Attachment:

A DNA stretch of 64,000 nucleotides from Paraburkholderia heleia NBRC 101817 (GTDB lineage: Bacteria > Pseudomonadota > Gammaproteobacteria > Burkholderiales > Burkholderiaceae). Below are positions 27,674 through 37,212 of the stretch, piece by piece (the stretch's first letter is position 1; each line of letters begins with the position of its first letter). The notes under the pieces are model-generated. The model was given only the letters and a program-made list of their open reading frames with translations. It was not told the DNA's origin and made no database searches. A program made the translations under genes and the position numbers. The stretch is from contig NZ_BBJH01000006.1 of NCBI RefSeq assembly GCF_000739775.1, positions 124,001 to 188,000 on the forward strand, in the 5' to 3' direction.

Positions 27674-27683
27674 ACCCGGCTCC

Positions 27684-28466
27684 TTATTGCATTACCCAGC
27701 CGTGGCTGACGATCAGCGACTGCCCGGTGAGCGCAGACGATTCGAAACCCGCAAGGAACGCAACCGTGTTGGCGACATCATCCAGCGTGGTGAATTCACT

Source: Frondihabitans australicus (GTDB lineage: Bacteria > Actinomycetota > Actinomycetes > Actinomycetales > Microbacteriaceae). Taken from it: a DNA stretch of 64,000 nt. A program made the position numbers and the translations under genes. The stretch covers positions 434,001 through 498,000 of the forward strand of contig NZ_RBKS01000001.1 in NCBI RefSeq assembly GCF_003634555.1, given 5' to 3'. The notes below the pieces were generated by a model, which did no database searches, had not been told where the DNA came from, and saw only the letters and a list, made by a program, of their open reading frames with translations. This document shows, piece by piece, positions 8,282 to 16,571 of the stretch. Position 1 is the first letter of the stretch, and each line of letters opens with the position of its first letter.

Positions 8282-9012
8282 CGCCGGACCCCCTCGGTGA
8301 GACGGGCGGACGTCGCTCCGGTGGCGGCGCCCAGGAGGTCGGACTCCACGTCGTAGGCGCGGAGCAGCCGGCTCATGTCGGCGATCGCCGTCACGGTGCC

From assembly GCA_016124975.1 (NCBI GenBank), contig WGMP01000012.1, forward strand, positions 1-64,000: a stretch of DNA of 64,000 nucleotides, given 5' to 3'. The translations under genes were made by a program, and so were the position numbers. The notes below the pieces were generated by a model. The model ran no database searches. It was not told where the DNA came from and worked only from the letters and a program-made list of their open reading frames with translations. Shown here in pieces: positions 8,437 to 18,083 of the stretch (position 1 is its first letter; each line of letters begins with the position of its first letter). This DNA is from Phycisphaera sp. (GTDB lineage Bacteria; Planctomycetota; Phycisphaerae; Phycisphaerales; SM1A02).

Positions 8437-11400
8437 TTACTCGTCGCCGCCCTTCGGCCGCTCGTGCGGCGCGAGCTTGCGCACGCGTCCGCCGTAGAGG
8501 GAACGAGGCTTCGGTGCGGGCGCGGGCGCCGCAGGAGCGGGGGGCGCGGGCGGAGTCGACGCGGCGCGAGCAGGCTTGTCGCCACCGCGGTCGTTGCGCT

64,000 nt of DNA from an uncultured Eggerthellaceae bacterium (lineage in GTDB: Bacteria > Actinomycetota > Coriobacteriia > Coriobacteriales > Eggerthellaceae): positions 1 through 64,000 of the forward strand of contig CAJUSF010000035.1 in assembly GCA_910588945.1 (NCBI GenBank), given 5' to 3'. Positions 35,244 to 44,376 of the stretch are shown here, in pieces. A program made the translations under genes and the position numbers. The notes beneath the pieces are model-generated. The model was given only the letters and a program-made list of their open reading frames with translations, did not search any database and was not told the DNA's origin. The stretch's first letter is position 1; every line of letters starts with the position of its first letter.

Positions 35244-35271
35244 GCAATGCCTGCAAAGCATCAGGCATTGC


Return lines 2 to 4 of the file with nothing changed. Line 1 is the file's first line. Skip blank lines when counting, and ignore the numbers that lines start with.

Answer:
Positions 27674-27683
27674 ACCCGGCTCC

Positions 27684-28466